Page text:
The UK won’t suspend selling arms to Israel, Lord Cameron has confirmed

Britain has “grave concerns” about humanitarian access in Gaza but would not be suspending arms exports to Israel, Lord Cameron has said.

The Foreign Secretary said he had reviewed the most recent legal advice about the situation in Gaza, and this left the UK’s position on export licences “unchanged”.

His remarks come after the killing of seven aid workers in an air strike last week.

Speaking at a press conference in Washington, he said: “This is consistent with the advice that I and other ministers have received, and as ever we will keep the position under review.”

But, he added, the UK continued to have “grave concerns” about humanitarian access to Gaza, saying Israeli promises to “flood Gaza with aid now need to be turned into reality”.

The Government has faced increasing pressure to suspend licences for arms exports to Israel following the deaths of three British nationals in an air strike that killed seven people working for the humanitarian group World Central Kitchen.

Lord Cameron said continuing to allow arms exports put the UK in line with other “like-minded countries” and reiterated that the UK had a “robust legal process” for assessing those licences.

He added that the Government would not publish or comment on legal advice, but would “act in a way that is consistent with it”.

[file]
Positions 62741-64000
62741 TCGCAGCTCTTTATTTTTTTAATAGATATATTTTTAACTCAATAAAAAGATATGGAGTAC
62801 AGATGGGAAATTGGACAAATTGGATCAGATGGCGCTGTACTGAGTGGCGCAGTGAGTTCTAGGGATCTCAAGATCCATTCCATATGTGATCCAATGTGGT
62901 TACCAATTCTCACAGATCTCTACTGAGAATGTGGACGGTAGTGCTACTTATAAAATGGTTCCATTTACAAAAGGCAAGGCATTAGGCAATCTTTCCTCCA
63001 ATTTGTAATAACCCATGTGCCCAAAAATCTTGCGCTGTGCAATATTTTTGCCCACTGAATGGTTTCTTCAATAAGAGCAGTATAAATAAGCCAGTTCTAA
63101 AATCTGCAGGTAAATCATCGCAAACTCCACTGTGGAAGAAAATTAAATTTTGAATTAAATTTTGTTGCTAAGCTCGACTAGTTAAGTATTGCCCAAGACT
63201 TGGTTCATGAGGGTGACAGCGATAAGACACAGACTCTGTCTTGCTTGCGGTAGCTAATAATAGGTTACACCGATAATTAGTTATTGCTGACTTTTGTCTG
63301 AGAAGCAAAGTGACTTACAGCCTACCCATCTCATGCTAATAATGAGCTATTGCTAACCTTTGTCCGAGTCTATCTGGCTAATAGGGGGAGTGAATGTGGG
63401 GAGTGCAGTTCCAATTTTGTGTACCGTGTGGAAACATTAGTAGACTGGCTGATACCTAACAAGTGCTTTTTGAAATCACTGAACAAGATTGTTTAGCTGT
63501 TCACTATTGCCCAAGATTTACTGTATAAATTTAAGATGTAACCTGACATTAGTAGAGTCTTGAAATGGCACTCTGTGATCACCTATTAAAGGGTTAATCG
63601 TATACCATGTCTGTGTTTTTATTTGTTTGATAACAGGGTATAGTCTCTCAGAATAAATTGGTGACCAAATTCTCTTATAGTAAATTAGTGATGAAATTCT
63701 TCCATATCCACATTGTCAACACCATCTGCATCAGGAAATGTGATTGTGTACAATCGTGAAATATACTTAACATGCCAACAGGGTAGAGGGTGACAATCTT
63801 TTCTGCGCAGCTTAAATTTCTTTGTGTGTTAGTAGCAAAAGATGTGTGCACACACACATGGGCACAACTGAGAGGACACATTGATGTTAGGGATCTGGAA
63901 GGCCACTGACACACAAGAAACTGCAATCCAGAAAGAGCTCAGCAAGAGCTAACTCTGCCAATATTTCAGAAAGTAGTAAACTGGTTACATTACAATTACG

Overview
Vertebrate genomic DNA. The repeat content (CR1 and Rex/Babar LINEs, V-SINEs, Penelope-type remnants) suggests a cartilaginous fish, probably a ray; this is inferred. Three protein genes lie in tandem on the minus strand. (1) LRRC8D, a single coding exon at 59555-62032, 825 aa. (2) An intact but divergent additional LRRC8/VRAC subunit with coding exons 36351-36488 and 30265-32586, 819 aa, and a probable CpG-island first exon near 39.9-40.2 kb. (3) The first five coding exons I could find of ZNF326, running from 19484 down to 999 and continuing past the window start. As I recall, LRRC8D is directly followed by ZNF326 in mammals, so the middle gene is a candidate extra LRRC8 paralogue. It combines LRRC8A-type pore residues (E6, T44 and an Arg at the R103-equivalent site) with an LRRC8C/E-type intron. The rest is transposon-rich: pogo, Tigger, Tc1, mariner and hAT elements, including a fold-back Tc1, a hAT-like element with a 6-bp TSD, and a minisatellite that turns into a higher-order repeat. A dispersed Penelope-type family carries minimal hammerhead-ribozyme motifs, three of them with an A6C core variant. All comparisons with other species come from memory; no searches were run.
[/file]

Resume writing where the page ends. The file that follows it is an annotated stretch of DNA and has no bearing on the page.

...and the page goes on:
“We are a Government under the law and that’s as it should be,” he said

“So far, no like-minded countries have taken the decision to suspend existing arms export licences to Israel, and I’d add that Israel remains a vital defence and security partner to the UK.

“Let me be clear though, we continue to have grave concerns around the humanitarian access issue in Gaza, both for the period that was assessed and subsequently.”

Lord Cameron, who had earlier met Donald Trump for talks at his Florida home, said the UK and US may need to start looking at a “plan B” for the Israel-Hamas conflict if the current strategy does not work and there is an attack on Rafah.

“We have a very clear plan A for how we bring this conflict to an end,” he said.

“We have a temporary pause, we turn that into a sustainable ceasefire, we see Hamas leaders removed from Gaza, we see the terrorist infrastructure taken down. That is the way to have a political process that brings the war to an end.

“But we have to be aware if that doesn’t work, we have to think about what is plan B, what can humanitarian and other organisations do to make sure that if there is a conflict in Rafah that people can achieve safety, they can get food, they can get water, they can get medicine, and people are kept safe.

“I think that’s something we are going to have to be looking at and we were talking about today.”

Lord David Cameron said his discussion with Mr Trump was “entirely proper” and covered “a range of important geopolitical subjects”.

He said the meeting was “in line with precedent of Government ministers meeting with opposition politicians in the run-up to elections”.

Asked what had been said of Mr Trump’s position on Ukraine, he said: “These things are entirely proper but it was a private meeting so I haven’t really got anything to add but we discussed a range of important geopolitical subjects.”

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